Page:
SOTA Activation of San Pedro Mountain, W6/NC-410

Summits on the Air (SOTA) combines two of my favorite pastimes, amateur radio and hiking. The objective is to climb to a nearby peak, then contact as many people as you can on the radio. While most SOTA peak activations are on HF, my only portable gear at the moment is a few HTs.

On Saturday Nov 7th, I activated San Pedro Mountain, which is 1058 ft tall. It's located in Harry A. Barbier Memorial Park in the hills above San Rafael, next to China Camp State Park.

I took the Knight Dr route, from Tom AI6CU, hiking along the Ridge Fire Road. The hike up took about 45 minutes, and some sections of the trail were very steep. I arrived on top about 12:30pm, ate a quick sandwich, and cooled off.

Peak access route

The radio equipment I was using was a 3-element Arrow II yagi antenna, and my trusty Icom IC-T7H handheld transceiver. RF output was about 1 watt, and the gain of the antenna was about 5 dB. Unfortunately, I only had a metal broomstick to hold the yagi up, so that probably messed with the radiation pattern a bit.

SOTA setup

The views from the top were pretty good, but the trees were blocking most of it. The Richmond-San Rafael Bridge, Bay Bridge, Angel Island, and downtown San Francisco were visible thru a break in the tree cover. Other views were mostly blocked.

San Pedro Mountain views looking south

There was a lot of RF interference at the peak. With the squelch open on my HT, the noise was always S9, increasing to S9+20dB for several minutes at a time. This made contacts very difficult, some people had a loud buzz on their signals, and many others were too weak to decode. Even with all the RF noise, I made a total of 7 contacts on 146.52 MHz. I tried 446.0 MHz also, but the noise was too great to hear anybody.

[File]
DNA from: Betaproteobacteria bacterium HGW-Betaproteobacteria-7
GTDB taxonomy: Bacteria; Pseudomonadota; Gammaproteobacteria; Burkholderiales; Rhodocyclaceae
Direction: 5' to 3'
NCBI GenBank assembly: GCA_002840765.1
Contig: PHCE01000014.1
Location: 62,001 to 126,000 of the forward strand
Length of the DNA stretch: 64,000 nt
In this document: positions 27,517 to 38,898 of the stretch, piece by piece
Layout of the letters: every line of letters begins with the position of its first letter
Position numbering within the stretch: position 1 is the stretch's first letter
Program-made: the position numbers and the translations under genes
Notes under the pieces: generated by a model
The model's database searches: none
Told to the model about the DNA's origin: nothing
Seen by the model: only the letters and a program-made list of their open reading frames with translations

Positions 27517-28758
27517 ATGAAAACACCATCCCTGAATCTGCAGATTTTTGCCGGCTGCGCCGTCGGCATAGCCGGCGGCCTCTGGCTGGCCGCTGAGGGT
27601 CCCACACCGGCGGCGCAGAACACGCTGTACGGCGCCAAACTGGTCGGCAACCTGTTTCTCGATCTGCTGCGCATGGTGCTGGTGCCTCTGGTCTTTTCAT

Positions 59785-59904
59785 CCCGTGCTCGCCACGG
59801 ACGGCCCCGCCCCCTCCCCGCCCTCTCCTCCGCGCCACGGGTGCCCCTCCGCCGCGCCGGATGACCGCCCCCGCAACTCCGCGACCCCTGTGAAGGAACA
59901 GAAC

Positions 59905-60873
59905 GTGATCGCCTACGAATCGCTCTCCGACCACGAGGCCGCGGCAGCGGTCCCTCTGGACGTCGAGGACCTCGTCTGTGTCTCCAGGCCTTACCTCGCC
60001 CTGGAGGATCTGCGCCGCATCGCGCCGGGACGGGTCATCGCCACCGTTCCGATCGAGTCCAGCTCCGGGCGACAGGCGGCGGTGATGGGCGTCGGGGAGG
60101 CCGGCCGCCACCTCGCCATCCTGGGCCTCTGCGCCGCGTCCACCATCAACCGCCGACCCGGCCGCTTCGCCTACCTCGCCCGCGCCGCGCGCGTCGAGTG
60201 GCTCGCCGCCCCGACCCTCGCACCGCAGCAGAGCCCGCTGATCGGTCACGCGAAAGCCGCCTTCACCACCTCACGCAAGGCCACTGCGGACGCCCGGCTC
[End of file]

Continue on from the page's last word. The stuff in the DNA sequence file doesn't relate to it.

The furthest contact I made was with Alex KN6BAZ, who was out hiking in the Sierra Azul Preserve on top of Mt. Umunhum above Los Gatos. Mt. Umunhum is actually another SOTA peak. He was running only 5 watts into an omnidirectional HT antenna, and the link was 63 miles.

Looking at the link profile tool on the Hamnet-DB map, the clear shot line-of-sight link was 63 miles long with 115 dB of path loss. My altitude was just under 1000 ft, and he was around 2,600 ft.

KF6ZEO-KN6BAZ link profile

At the same time as my SOTA activation, the San Francisco Radio Club was on Angel Island. They had a whole expedition going, and obtained a special event callsign W6P. They had twelve people at three separate sites, with three separate portable HF stations, doing a SOTA, Parks on the Air (POTA), and US Islands on the Air (IOTA) activation. I made a summit-to-summit contact with them.

SFRC Angel Island QSL card